“We are therefore talking about beef that is certified from the grass-based suckler system – 100% or 95% grass-haylage-silage; a quality product with cream-yellow fat and the characteristic darker red colour of true grass-based product.

“A PGI passes a message of quality and authenticity to consumers. I welcome that the Department met with DG AGRI experts and producers on 1 March in Dublin to discuss the conditions for a PGI proposal,” he said.

EU solidarity

Concluding, the Commissioner said he wanted to mention one other issue.

“I mentioned earlier the importance of EU solidarity and the unwavering support of the 26 EU MS for Ireland during the Brexit debacle. However, we have to bear in mind that solidarity works both ways. In the marketplace, Irish operators need to compete but we have to behave responsibly.

“I trust you will bear this in mind as you assess the European marketplace for new opportunities post-Brexit,” he said.

The Navigating Global Trade Conference is brought to you by the Irish Farmers Journal and Grant Thornton and is supported by the European Commission. This is a citizen’s dialogue event.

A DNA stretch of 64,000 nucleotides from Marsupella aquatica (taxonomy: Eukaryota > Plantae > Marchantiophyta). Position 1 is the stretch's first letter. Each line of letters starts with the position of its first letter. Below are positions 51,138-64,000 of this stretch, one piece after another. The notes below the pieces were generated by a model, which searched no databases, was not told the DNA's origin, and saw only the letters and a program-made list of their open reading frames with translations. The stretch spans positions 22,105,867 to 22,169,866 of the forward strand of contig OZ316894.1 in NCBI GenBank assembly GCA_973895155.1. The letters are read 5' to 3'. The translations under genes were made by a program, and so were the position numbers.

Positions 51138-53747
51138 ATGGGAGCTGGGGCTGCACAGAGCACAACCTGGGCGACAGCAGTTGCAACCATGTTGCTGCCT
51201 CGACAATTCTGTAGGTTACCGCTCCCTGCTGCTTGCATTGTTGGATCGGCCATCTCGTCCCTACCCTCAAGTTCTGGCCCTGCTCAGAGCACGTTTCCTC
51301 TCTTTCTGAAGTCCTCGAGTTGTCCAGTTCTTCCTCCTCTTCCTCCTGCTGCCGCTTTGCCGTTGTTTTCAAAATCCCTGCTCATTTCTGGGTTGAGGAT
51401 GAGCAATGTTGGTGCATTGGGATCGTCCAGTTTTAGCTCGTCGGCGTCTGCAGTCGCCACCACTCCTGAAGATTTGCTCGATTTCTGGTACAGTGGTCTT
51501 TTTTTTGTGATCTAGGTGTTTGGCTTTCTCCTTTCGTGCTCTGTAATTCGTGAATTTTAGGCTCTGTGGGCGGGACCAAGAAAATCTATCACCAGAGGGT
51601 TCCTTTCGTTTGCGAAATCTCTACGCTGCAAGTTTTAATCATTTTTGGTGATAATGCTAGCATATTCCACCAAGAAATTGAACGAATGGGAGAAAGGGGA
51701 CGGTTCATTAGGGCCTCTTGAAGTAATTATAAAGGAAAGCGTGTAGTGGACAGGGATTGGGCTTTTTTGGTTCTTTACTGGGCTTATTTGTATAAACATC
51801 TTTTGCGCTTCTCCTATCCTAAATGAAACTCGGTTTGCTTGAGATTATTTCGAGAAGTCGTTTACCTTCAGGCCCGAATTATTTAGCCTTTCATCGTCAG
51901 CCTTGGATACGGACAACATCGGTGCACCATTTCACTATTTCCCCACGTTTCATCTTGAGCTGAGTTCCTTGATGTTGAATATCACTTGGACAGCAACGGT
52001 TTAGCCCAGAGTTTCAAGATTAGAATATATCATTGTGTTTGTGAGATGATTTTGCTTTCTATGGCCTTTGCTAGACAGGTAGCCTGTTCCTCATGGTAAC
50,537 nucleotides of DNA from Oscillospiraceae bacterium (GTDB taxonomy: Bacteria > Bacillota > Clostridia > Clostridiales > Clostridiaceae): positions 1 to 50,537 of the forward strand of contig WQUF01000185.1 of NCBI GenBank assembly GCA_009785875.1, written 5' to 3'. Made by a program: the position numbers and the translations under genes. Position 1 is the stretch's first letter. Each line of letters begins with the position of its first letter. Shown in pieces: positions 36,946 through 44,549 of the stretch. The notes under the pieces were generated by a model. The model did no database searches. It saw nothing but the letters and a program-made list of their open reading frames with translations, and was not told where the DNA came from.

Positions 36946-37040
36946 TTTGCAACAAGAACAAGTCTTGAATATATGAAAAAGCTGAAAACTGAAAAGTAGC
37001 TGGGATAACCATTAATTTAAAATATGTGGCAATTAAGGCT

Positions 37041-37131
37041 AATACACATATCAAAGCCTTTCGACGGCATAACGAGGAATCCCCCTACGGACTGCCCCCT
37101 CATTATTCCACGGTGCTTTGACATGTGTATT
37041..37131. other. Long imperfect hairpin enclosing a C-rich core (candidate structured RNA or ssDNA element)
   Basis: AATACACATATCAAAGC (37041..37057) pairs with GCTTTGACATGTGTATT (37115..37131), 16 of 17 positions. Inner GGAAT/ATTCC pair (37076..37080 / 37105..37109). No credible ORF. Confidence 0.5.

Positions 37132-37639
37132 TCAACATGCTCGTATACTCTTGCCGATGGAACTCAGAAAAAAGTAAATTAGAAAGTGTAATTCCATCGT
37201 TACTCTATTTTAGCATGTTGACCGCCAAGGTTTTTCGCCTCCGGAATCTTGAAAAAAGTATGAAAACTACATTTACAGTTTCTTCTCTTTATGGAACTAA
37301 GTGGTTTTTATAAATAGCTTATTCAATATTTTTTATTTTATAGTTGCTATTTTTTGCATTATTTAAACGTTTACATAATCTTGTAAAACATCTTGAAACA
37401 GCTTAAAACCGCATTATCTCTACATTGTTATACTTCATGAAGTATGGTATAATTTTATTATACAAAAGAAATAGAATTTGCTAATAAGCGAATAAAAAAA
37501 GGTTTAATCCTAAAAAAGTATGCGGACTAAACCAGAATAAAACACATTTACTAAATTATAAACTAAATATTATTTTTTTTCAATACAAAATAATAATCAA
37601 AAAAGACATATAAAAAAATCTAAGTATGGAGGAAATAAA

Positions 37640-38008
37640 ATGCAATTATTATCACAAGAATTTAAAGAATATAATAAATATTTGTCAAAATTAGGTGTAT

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Co Clare pupils win science prize for research on cows and climate
Four schoolgirls fed cattle seaweed, surveyed farmers at the mart and visited milk processing plants to enter the Intel Mini Scientist competition.

Sixth class pupils Méabh McGonagle, Jennifer Mullen, Kate Strogen and Méabh Keenan fom Saint John's Primary School in Cratloe, Co Clare, have won the best project book award in the Intel Mini Scientist competition for their project "Cows: the Good, the Bad, and the Ugly".

"There were 8,000 pupils at the start with 2,300 projects," Mullen told the Irish Farmers Journal.

"We made it into the top 1%" at the national final at NUI Maynooth this month.

Strogen said the group decided to study dairy production after hearing about greenhouse gas emissions from cattle.